• # 3.I.1E

Let $f: \mathbb{R} \rightarrow \mathbb{R}^{2}$ be defined by $f=(u, v)$, where $u$ and $v$ are defined by $u(0)=v(0)=0$ and, for $t \neq 0, u(t)=t^{2} \sin (1 / t)$ and $v(t)=t^{2} \cos (1 / t)$. Show that $f$ is differentiable on $\mathbb{R}$.

Show that for any real non-zero $a,\left\|f^{\prime}(a)-f^{\prime}(0)\right\|>1$, where we regard $f^{\prime}(a)$ as the vector $\left(u^{\prime}(a), v^{\prime}(a)\right)$ in $\mathbb{R}^{2}$.

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• # 3.I.8C

State and prove Kelvin's circulation theorem.

Consider a planar flow in the unbounded region outside a cylinder for which the vorticity vanishes everywhere at time $t=0$. What may be deduced about the circulation around closed loops in the fluid at time $t$ :

(i) that do not enclose the cylinder;

(ii) that enclose the cylinder?

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• # 3.II.18C

Use Euler's equation to derive Bernoulli's theorem for the steady flow of an inviscid fluid of uniform density $\rho$ in the absence of body forces.

Such a fluid flows steadily through a long cylindrical elastic tube having circular cross-section. The variable $z$ measures distance downstream along the axis of the tube. The tube wall has thickness $h(z)$, so that if the external radius of the tube is $r(z)$, its internal radius is $r(z)-h(z)$, where $h(z) \geqslant 0$ is a given slowly-varying function that tends to zero as $z \rightarrow \pm \infty$. The elastic tube wall exerts a pressure $p(z)$ on the fluid given as

$p(z)=p_{0}+k[r(z)-R]$

where $p_{0}, k$ and $R$ are positive constants. Far upstream, $r$ has the constant value $R$, the fluid pressure has the constant value $p_{0}$, and the fluid velocity $u$ has the constant value $V$. Assume that gravity is negligible and that $h(z)$ varies sufficiently slowly that the velocity may be taken as uniform across the tube at each value of $z$. Use mass conservation and Bernoulli's theorem to show that $u(z)$ satisfies

$\frac{h}{R}=1-\left(\frac{V}{u}\right)^{1 / 2}+\frac{1}{4} \lambda\left[1-\left(\frac{u}{V}\right)^{2}\right], \quad \text { where } \quad \lambda=\frac{2 \rho V^{2}}{k R}$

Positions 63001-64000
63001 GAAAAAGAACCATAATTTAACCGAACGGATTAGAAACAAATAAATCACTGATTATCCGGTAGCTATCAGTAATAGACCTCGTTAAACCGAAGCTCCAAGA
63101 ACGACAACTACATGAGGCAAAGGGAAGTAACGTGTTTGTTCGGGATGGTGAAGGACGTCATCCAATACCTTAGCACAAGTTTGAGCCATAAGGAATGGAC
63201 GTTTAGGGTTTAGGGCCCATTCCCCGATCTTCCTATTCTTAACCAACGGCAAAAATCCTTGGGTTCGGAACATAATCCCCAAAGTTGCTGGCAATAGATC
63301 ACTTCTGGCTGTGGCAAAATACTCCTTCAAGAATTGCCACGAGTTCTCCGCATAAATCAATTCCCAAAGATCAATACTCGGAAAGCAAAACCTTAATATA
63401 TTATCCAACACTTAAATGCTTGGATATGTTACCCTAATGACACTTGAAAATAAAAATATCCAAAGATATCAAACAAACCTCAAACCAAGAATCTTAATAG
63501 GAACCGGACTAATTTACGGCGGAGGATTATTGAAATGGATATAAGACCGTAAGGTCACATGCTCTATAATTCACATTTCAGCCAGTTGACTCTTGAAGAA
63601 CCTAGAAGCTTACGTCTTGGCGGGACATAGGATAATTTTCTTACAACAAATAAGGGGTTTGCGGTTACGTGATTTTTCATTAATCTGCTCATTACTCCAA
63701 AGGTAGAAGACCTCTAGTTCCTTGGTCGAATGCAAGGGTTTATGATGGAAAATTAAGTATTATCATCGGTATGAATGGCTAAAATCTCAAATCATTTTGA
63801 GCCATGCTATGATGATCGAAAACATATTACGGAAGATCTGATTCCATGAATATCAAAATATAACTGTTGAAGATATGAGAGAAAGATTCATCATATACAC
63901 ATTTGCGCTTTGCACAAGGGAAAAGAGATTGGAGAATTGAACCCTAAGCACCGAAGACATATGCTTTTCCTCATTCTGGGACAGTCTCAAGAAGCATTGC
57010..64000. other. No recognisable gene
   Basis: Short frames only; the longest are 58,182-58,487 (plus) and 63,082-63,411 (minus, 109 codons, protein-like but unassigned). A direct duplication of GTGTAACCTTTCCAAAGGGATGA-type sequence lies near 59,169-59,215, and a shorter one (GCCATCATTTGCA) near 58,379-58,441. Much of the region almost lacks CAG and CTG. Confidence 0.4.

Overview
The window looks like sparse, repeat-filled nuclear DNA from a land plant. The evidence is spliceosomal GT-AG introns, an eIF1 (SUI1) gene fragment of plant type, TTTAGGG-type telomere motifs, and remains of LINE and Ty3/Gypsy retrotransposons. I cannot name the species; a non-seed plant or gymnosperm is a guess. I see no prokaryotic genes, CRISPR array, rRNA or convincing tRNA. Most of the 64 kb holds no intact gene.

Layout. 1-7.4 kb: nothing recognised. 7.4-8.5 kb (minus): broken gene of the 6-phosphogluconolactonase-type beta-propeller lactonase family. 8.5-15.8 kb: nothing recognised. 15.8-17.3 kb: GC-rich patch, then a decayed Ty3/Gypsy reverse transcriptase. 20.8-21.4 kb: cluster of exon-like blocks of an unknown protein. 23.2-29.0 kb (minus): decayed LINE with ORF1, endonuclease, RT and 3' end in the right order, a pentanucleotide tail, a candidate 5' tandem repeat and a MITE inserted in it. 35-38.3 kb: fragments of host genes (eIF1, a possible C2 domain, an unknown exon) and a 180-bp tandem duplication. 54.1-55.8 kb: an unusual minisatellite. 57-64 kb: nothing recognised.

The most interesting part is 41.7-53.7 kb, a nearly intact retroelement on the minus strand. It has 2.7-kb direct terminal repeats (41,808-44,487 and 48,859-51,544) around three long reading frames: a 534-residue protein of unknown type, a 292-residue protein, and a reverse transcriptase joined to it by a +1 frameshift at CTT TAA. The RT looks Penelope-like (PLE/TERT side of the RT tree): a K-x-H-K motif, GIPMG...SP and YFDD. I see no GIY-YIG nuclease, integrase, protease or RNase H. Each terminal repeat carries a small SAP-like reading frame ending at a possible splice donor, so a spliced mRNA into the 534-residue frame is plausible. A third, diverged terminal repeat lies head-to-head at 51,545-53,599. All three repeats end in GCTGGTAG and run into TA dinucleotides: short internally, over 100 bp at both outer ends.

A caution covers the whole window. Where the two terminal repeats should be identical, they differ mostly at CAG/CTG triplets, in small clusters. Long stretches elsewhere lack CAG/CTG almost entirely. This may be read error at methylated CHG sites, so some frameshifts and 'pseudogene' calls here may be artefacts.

Sketch a graph of $h / R$ against $u / V$. Show that if $h(z)$ exceeds a critical value $h_{c}(\lambda)$, no such flow is possible and find $h_{c}(\lambda)$.

Show that if $h everywhere, then for given $h$ the equation has two positive solutions for $u$. Explain how the given value of $\lambda$ determines which solution should be chosen.

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• # 3.I.3G

Let $f: X \rightarrow Y$ be a continuous map between topological spaces. Let

$G_{f}=\{(x, f(x)): x \in X\} .$

(a) Show that if $Y$ is Hausdorff, then $G_{f}$ is closed in $X \times Y$.

(b) Show that if $X$ is compact, then $G_{f}$ is also compact.

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• # 3.II.13G

(a) Let $f$ and $g$ be two analytic functions on a domain $D$ and let $\gamma \subset D$ be a simple closed curve homotopic in $D$ to a point. If $|g(z)|<|f(z)|$ for every $z$ in $\gamma$, prove that $\gamma$ encloses the same number of zeros of $f$ as of $f+g$.

(b) Let $g$ be an analytic function on the disk $|z|<1+\epsilon$, for some $\epsilon>0$. Suppose that $g$ maps the closed unit disk into the open unit disk (both centred at 0 ). Prove that $g$ has exactly one fixed point in the open unit disk.

(c) Prove that, if $|a|<1$, then

$z^{m}\left(\frac{z-a}{1-\bar{a} z}\right)^{n}-a$

has $m+n$ zeros in $|z|<1$.

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• # 3.I.4E

State Euler's formula for a graph $\mathcal{G}$ with $F$ faces, $E$ edges and $V$ vertices on the surface of a sphere.

Suppose that every face in $\mathcal{G}$ has at least three edges, and that at least three edges meet at every vertex of $\mathcal{G}$. Let $F_{n}$ be the number of faces of $\mathcal{G}$ that have exactly $n$ edges $(n \geqslant 3)$, and let $V_{m}$ be the number of vertices at which exactly $m$ edges meet $(m \geqslant 3)$. By expressing $6 F-\sum_{n} n F_{n}$ in terms of the $V_{j}$, or otherwise, show that every convex polyhedron has at least four faces each of which is a triangle, a quadrilateral or a pentagon.

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• # 3.II.14E

Show that every isometry of Euclidean space $\mathbb{R}^{3}$ is a composition of reflections in planes

What is the smallest integer $N$ such that every isometry $f$ of $\mathbb{R}^{3}$ with $f(0)=0$ can be expressed as the composition of at most $N$ reflections? Give an example of an isometry that needs this number of reflections and justify your answer.